The German artificial insemination organisation GFS is making a distinction amongst boars looking at the risk of spreading boar taint to their offspring.
It is possible to finish boars with a reduced risk for boar taint, when applying a terminal sire from artificial insemination organisation GFS. Earlier this month, board member Meike Friedrichs presented the organisation’s so-called Strat-E-Ger programme. This is short for ‘strategic boar choice against taint’.
Testing every young boar
For several months now, the organisation has been testing every young boar in the quarantine pig houses, for the degree as to which they convey boar taint to their offspring. Scientists do so by taking a little bit of young boars’ neck tissue and have that tested in a laboratory for taint risk.
This test is being done using a human nose, after heating. In addition, looking at taint risk, the genetic potential of the young boars is being determined. A calculation is being made on the basis of both the genetic potential as well as the neck tissue test – together the outcome shows the taint risk with the offspring. Accuracy is very close to 100%.
300 boars have been tested
In the meantime, at least 300 young boars have been tested on the amount of boar taint they convey to their offspring. Every month, about 100 new boars are being admitted into the GFS pig houses.
This means, that within 2 years, all boars within the organisation will be tested. In total, there are about 2,000 of them.
Testing at the slaughterline for pigs with a taint. This occurs by heating the meat. Photo: Bart Nijs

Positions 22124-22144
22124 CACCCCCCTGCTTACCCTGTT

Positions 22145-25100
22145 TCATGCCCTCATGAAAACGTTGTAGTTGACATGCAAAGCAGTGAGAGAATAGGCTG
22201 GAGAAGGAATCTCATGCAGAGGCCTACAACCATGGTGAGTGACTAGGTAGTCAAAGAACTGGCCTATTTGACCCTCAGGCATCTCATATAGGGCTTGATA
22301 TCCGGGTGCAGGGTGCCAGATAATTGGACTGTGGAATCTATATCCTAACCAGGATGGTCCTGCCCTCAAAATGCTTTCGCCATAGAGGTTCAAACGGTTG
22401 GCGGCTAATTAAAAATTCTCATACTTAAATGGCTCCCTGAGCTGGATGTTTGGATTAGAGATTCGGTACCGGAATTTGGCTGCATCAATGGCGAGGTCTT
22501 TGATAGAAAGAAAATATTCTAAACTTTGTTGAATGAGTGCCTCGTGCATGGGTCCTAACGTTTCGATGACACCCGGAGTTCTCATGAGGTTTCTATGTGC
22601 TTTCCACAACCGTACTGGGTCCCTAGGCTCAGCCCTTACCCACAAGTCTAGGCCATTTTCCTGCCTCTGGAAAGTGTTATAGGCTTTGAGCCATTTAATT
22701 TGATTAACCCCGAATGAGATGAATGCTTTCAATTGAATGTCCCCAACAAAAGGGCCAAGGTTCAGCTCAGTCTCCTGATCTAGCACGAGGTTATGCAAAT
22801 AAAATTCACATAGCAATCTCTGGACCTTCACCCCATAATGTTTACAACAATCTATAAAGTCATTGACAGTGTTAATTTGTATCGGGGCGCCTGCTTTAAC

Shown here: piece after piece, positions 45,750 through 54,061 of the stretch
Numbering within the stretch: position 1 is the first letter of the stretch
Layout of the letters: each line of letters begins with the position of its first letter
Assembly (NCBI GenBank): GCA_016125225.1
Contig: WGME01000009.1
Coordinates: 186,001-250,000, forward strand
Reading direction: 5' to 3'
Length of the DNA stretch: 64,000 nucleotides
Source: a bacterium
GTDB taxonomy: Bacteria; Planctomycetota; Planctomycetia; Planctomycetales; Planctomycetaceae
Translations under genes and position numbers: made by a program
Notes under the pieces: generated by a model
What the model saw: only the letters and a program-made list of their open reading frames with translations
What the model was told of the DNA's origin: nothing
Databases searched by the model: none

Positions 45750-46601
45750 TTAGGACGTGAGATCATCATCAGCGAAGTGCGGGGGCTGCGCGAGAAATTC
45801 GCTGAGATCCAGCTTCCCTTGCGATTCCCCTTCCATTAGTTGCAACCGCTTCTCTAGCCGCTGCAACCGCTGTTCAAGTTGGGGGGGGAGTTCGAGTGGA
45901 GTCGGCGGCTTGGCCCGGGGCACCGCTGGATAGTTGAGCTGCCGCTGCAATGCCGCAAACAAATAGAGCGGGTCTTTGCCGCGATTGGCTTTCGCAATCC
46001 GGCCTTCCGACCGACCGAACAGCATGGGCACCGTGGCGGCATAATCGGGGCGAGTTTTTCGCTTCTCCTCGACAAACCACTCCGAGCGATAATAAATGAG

Sow breeders can see boar taint transmission
Through the GFS website or boar app, a sow breeder can see the level of boar taint hereditary transmission of boar taint. GFS will classify these boars. The results of the first 32 tested terminal sires are in Table 1. As it turns out, the offspring of the 25% best boars (lowest hereditary levels of boar taint) have hardly any offspring of which the meat stinks after heating.
The classification of offspring of the 25% worst performing terminal sires is clearly different. Here a larger amount of boar carcasses can be found towards the right side of the table – more animals in the danger zone or intact boars that actually are tainted.
Value for slaughterhouses and pig producers
For slaughterhouses as well as pig producers, the breeding value for taint is interesting, Friedrichs noted. A slaughterhouse will have to reduce the value of fewer carcasses for reasons of tainted meat. For pork producers, the advantage is that carcasses from his pigs will not as often be classified as inferior, resulting in a reduction of the price paid.
As a result, the German meatpacker Westfleisch is starting with a trial with GFS’ taint-free terminal sires. The meatpacker will ask its contract finishing farms that do not castrate, to use semen from GFS terminal sires selected for a reduced taint reduction. The meatpacker thus hopes to find out whether this will lead to significantly fewer tainted carcasses.
Available for every pork producer
The ‘taint-free’ terminal sires are available for every pork producer involved in finishing boars, and who happens to be looking for a solution to supply fewer tainted pigs to the slaughterhouse. As soon as all terminal sires have been tested and classified, also taint risk will be figured out of all breeding boars.
Together with various research partners, GFS did research to non-castration as well as the risk to tainted carcasses. The conclusion is hopeful: through breeding and selection of terminal sires, the risk for tainted carcasses can be almost reduced to zero. Especially for androstenone, the hereditability is high, i.e. 64%. The other component of boar taint, skatole, has a lower hereditability, i.e. 48%.
All in all, it looks like there is a lot of room to reduce the risk for boar taint through breeding.